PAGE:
I arrived in Bhubaneswar (India) full of fears, uncertainties, everything around me was unknown but with the curiosity of a little girl on her first day of school.

the first days were a complete shock, I had to get used to any situation, even the most banal thing seemed so different from my western habits, fortunately I used only a few days to get used to (the food, the way you eat, even to cross the street ) and realize that this place would have been with me for the next five months.

After a time began the activities: initially i was puzzled, weren’t immediately well-prepared daily except some workshops about horticulture and urban gardening. Over time i realized that it was also a different approach to work and the organization and that the Indians preferred days marked by a slower time than my habits. I realized that something important was self-organization and to program the days as best we preferred, in this association also left much space to express ourselves as best we considered.

The days in the villages or those in slum schools were the best, the most productive and the most fun and satisfying: the    planting of fruit trees, to play with children of the village with the memory game product with the paper and scotch, and the lessons of beekeeping.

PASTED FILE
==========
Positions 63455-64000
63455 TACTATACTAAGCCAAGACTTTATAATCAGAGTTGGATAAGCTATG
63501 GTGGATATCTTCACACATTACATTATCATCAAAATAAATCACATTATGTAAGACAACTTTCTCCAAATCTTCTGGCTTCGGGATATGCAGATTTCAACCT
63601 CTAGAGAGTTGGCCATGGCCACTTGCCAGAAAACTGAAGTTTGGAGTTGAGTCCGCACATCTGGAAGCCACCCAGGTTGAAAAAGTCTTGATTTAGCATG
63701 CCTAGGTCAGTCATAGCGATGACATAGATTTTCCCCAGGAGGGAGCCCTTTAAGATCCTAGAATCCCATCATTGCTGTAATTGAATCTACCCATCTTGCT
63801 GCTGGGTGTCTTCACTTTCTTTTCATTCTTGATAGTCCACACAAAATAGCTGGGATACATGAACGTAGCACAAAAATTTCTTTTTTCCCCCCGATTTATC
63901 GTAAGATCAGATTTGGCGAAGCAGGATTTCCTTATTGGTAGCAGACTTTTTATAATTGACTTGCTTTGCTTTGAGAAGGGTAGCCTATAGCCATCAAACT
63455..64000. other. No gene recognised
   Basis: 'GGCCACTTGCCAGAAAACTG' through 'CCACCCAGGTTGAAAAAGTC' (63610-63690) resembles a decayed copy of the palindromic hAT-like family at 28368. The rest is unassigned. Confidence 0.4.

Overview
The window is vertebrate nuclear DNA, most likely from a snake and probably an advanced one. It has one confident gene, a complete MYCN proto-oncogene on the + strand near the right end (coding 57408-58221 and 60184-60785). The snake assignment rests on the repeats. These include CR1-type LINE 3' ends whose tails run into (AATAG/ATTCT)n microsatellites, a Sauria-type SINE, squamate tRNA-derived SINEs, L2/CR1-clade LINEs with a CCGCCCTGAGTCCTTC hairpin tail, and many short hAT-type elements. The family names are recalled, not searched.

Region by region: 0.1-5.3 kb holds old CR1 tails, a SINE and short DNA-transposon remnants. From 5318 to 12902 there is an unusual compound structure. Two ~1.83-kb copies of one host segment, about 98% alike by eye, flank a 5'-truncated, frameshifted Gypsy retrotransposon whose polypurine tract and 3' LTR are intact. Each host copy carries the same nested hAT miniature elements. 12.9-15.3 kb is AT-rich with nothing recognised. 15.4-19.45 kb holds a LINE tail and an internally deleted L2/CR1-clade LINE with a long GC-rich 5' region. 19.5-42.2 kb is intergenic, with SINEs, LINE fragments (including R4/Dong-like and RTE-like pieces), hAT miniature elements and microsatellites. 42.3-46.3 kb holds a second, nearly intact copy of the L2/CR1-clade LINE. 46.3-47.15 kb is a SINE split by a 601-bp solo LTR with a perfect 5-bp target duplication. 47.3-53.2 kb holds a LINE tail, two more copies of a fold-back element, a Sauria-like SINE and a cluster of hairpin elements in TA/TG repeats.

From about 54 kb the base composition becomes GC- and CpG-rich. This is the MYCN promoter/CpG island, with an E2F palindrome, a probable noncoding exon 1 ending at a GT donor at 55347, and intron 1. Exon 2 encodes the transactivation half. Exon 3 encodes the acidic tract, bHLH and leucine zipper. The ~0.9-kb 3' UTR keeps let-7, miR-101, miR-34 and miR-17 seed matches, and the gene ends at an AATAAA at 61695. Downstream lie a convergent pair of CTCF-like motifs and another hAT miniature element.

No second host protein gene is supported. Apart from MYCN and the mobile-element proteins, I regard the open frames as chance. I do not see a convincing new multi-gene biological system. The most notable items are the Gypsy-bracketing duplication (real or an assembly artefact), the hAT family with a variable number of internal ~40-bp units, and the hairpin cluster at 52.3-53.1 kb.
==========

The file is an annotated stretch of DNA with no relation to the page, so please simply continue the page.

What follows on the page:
In the slum school instead the appointment was by 11 to 13 in groups of two/three people and activities were the most several: math class, English, but also draw and free play.

I could mark the life of every day with these activities, of course, also finding time to enjoy the city of Bhubaneswar  with its many Hindu Temples.

Regarding the house it was not difficult for me be able to adapt to living together  with six other people, always with primary emphasis on respect and tolerance, but even so it was not easy to reconcile the different habits.

There are many indelible memories and feelings from the most positive to the most sad, a whirlwind of emotions that could emanate everything or situation surrounding: a child on the street, a chance meeting  with a guru, a journey to discover even more emotions in the desert of Rajasthan. Every place was magical, every situation from more banal unrepeatable.

Sure, there were moments of despair, loneliness, but never the desire to give up, that place became my home, my refuge.

Five months full of color, life, love, love for all those children, those faces that I shall never forget in my mind.

EVS volunteer within the Erasmus+ project “Planting Cities